The intersection of technical innovation with an ever-increasing competitive business environment are driving organizations to explore new approaches to analytics. Business leaders are now pushed to demand data value chains to acquire raw data, integrate, provide context, and produce predictions and recommendations at the speed of business. To facilitate this effort, computers must not only deliver what is explicitly instructed, but must also leverage innovative techniques and algorithms to perform autonomously. In this blog, Matt Donaghey answers the question, “What is Machine Learning?” in the first of a series on this subset of Artificial Intelligence (AI).
Problem-solving through collaboration is powerful and works especially well when you have the right tools and channels to make it happen. I was recently reminded of just how powerful collaboration at SEI can be when our team was confronted with a complicated problem. A few months ago, an SEI client in Boston approached one of my colleagues to help overhaul a struggling Business Intelligence (BI) program in order to more effectively manage their data. This is not uncommon, as data volume, variety and variability can make data management seem truly daunting.
News of brazen hacking attacks have become commonplace in today’s business environment. As business leaders, how can we understand the cause of these attacks, and how can we protect our company’s most valuable assets? This blog post breaks down the concept of Cybersecurity (also referred to as Information Security) as an introduction for professionals new to this discipline.
Happy New Year!! While we prepare to make 2017 another great year, let’s look back at some of the highlights that made 2016 so memorable for SEI:
We opened a new office in Washington DC!
Continued to hire rockstar consultants into our SEI family!
Added new clients to our growing list of partners!
Increased our involvement within our communities!
Don’t just take my word for it, check out what our consultants have been saying…
Next summer, myself and a group of SEI colleagues from various offices will embark on a journey across Grand Canyon National Park. For many of us, this trip checks off a bucket list item of hiking from one rim of the Grand Canyon to the other in a single day, then turning around and doing it again the next day. For those that are familiar with this hike, it is commonly known as R2R2R (or Rim to Rim to Rim). With a distance of 23.5 miles and a change in elevation of 10,141 feet total, a trip like this requires significant planning and a lot of training.
Our team recently completed a solution assessment document to get project sign-off for a local client. In an effort to consolidate and document our recommendations, we pulled together a group of resources with a variety of business and technical backgrounds. Our primary output was a traditional text document, but we quickly realized we could more effectively communicate our findings with a supporting illustration or model.
My colleagues and I were recently presented with an interesting challenge while building out a business intelligence solution for a mid-size client. The client wanted to archive, for potential future use, a large amount of data over and above the current reporting requirements. Unfortunately, the client’s proprietary database system was primarily designed for data analysis, not storage, and could not be leveraged as a solution. To identify a solution, our collaboration focused on evaluating options made possible through significant changes in the data analytics field. As we discussed the new technologies and methodologies, I found myself drawing parallels to how Apple Macintosh, in 1984, brought computing power from the mainframe to the masses.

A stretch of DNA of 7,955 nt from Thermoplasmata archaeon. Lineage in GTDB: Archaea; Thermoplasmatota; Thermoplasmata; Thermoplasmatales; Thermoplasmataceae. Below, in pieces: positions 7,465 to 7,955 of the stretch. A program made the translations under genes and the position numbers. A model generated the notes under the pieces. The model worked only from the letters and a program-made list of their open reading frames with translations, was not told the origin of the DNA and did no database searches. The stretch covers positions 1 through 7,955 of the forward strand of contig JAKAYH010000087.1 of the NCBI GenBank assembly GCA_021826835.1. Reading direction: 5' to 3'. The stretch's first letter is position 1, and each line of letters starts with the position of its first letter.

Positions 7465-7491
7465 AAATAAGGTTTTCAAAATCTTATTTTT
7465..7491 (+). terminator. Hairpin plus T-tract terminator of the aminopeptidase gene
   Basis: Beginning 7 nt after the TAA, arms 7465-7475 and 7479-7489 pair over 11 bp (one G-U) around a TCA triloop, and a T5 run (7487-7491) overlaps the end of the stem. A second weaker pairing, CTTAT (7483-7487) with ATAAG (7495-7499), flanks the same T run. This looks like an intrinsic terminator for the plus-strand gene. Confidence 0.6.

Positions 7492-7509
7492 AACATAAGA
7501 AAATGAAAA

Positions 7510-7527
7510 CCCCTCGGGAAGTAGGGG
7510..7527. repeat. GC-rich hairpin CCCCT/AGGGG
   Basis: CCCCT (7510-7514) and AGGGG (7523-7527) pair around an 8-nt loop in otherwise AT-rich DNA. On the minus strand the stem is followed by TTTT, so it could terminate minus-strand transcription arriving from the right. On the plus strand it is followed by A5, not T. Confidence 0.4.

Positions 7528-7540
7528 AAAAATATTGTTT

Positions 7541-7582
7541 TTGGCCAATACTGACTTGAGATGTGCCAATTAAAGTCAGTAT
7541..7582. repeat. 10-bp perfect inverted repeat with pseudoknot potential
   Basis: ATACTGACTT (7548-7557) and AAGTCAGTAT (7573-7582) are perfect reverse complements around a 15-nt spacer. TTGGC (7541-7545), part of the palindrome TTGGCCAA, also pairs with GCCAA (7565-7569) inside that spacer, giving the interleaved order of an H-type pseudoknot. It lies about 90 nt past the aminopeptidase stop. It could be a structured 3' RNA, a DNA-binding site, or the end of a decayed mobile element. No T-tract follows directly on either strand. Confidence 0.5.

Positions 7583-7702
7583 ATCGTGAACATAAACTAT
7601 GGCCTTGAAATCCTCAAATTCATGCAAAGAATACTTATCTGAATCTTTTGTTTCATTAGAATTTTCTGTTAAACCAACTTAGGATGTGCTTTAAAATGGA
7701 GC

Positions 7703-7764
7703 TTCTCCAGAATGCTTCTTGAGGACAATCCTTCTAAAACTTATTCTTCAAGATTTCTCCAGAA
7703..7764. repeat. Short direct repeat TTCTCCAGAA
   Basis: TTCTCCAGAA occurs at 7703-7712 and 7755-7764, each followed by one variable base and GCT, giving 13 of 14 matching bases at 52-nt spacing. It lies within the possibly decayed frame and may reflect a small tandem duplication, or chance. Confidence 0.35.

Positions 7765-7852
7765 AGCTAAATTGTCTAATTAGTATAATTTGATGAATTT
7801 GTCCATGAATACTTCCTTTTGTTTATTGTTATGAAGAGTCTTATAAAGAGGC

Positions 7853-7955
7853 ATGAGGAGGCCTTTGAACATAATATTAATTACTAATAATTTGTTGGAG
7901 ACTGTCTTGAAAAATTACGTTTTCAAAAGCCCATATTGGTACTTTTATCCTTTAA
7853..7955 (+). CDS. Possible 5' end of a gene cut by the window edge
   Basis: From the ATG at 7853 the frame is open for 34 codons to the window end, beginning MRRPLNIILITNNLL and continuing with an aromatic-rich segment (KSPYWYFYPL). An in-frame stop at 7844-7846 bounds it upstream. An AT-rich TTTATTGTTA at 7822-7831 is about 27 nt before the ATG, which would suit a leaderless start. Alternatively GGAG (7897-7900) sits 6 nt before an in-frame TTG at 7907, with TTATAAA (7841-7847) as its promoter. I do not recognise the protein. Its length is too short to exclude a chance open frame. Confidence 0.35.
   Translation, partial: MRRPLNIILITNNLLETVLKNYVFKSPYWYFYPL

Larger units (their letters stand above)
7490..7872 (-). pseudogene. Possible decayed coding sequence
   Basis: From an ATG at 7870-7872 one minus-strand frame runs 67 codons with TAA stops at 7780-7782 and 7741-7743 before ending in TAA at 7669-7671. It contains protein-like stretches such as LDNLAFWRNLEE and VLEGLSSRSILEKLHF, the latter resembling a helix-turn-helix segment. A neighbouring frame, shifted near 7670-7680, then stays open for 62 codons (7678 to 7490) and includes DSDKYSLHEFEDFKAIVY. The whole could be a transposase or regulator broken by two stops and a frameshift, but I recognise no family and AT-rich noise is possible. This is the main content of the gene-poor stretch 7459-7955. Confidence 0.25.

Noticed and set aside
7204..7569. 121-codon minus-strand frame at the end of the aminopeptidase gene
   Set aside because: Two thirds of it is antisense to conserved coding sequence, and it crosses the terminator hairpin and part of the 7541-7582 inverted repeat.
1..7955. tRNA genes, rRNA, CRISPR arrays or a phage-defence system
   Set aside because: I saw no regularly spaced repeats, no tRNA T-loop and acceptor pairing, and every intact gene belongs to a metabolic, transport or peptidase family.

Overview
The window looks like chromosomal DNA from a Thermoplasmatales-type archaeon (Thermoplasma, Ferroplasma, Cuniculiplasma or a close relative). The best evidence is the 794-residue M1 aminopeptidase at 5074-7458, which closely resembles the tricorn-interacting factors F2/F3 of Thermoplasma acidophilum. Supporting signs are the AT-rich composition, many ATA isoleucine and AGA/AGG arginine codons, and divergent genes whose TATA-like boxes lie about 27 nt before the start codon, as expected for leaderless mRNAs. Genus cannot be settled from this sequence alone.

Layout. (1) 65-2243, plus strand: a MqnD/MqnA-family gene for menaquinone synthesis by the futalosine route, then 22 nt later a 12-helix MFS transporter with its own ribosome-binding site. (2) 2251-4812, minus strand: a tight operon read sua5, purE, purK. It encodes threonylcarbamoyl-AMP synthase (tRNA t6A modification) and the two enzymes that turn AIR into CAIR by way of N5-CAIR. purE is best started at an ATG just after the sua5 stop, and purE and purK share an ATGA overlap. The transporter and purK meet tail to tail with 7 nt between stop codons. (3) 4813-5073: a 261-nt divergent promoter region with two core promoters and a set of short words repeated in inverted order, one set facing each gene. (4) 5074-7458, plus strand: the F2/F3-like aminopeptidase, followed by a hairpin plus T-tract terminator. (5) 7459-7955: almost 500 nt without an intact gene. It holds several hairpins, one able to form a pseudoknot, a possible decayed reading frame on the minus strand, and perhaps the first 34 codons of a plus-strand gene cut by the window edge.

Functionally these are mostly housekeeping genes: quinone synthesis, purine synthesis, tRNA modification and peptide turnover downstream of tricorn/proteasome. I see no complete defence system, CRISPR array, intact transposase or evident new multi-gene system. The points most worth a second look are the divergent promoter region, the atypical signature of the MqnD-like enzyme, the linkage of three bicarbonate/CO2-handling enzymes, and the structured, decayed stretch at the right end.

I’m often approached by clients, colleagues, and friends asking: “What’s this Big Data/NoSQL thing I keep hearing about?” Oftentimes they’ve been told that these are the buzzwords that will help them get answers from the plethora of data out there. However, like any tool, it won’t help solve a problem unless used effectively. As an SEI consultant, I’ve often worked with my clients to help evaluate if Big Data and the other trendy buzzwords in tech could actually help solve their problems. At a recent Data Management forum, I presented information on the different uses for newer Data Management technologies, like Big Data and NoSQL, when compared to traditional relational solutions.
A few years ago I picked up a book called Zen and the Art of Motorcycle Maintenance. A friend had recommended it to me with very few details other than, “You would like it.” What I found was not a manual about keeping your cool while tackling tricky motorcycle problems, but a treatise on quality. The author, Robert Pirsig, wove a beautiful tale of a man driven mad attempting to understand “Quality” and his cross country motorcycle road trip towards reconciliation. My friend was right, and I started thinking about how quality impacted everything. How we evaluate things and make decisions is all built on the foundation of Quality.
Data provides us with powerful opportunities to tell a story. With the advances in data visualization tools over the recent years, the possibilities are truly endless. However, with the vast quantities of data at our immediate disposal, storytelling with data has become more difficult as authors try to do too much or lose focus on their original intent.
Over the years, I have created countless reports for dozens of clients. In some cases the data was limited and straight-forward, while other times it was large and extremely complex. In either case, it was my job to tell a story with the data at hand through education and engagement. What’s helped me tell these stories is following the guiding principles below: